Monday 22 October 2007
Pyruvic acid (CH3COCO2H) is an alpha-keto acid. Pyruvate plays an important role in biochemical processes. The carboxylate anion of pyruvic acid is known as pyruvate.
Pyruvate is the output of the aerobic metabolism of glucose known as glycolysis. One molecule of glucose breaks down into two molecules of pyruvate, which are then used to provide further energy, in one of two ways.
Pyruvate is converted into acetyl-coenzyme A.
Pyruvate from glycolysis is converted by anaerobic respiration to lactate using the enzyme lactate dehydrogenase and the coenzyme NADH in lactate fermentation, or to acetaldehyde and then to ethanol in alcoholic fermentation.
Pyruvate is a key intersection in the network of metabolic pathways. It unites several key metabolic processes.
Pyruvate production by glycolysis
Pyruvate decarboxylation to acetyl CoA
Pyruvate carboxylation to oxaloacetate
Transamination by the alanine aminotransferase
Reduction to lactate
Citric acid cycle (or Krebs cycle or TCA cycle)
The citric acid cycle (or Krebs cycle or TCA cycle) takes place within the mitochondrial matrix. In this cycle, pyruvic acid generated from glycolysis is converted into acetyl coenzyme A (acetyl CoA) by losing a carbon dioxide molecule. It then combines with oxaloacetic acid to form citric acid, a six-carbon molecule.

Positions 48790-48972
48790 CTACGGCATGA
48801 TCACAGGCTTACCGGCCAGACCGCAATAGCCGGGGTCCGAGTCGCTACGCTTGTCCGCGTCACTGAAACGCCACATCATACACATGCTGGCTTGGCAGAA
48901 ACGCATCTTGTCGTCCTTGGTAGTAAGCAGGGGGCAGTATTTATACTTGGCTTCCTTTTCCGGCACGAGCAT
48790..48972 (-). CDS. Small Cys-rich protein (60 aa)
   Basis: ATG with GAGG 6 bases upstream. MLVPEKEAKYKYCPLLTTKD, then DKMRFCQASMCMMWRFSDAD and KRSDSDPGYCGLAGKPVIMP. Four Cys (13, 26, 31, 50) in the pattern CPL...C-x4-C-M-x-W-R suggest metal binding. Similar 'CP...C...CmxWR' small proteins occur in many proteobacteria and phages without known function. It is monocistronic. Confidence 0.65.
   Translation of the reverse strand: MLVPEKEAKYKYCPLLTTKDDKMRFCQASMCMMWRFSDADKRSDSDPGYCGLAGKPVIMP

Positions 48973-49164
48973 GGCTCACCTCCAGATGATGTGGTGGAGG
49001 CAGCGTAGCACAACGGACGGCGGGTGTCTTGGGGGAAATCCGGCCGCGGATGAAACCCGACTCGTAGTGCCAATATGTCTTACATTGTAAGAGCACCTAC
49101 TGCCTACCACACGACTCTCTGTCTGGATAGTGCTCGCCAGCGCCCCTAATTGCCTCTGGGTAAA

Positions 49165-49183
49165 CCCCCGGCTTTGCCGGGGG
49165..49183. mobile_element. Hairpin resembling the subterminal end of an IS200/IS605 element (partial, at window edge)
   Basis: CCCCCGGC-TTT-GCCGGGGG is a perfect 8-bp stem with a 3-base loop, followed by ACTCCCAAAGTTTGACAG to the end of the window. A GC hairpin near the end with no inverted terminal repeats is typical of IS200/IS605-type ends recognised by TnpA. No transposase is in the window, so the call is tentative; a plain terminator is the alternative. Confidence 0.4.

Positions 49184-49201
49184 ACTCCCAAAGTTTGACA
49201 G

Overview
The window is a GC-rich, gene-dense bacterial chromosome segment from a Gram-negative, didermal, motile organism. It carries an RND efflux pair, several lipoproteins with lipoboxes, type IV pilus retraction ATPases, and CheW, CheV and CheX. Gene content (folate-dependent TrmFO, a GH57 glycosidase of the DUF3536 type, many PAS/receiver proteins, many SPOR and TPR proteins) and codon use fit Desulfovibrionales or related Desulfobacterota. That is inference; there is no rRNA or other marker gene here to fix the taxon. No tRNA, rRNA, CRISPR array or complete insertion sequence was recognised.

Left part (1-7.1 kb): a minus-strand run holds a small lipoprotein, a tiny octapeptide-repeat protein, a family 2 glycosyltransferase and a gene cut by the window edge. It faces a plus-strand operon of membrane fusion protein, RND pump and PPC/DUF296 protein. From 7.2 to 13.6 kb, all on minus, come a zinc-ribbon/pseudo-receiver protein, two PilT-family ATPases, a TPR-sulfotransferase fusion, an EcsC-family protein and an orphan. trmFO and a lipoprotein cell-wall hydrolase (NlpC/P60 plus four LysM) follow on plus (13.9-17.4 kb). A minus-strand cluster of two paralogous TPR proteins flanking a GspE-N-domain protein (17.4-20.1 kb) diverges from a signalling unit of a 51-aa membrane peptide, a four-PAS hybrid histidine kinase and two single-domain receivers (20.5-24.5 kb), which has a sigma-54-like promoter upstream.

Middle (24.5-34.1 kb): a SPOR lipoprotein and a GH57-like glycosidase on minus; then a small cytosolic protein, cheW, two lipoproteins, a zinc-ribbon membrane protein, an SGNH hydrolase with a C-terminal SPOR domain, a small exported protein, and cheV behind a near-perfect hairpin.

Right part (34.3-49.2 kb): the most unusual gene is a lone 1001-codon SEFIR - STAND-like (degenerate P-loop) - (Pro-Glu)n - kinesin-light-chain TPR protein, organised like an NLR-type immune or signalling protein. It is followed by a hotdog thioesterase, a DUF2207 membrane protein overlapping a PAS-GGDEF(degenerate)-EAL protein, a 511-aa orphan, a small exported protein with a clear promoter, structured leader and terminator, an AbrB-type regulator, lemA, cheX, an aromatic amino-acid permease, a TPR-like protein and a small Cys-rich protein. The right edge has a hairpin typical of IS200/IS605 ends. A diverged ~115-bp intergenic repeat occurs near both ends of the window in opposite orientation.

In the end, it regenerates oxaloacetic acid to continue the citric acid cycle. In addition, a single GTP molecule is created from the combination of GDP and a phosphate group.
Since 2 pyruvic acid molecules are formed by glycolysis, each time a cell undergoes glycolysis two turns of the citric acid cycle will occur. That means that the citric acid cycle produces a total of 6 NADH, 2 FADH2, and 2 GTP molecules.
Pathology of pyruvate metabolism and transport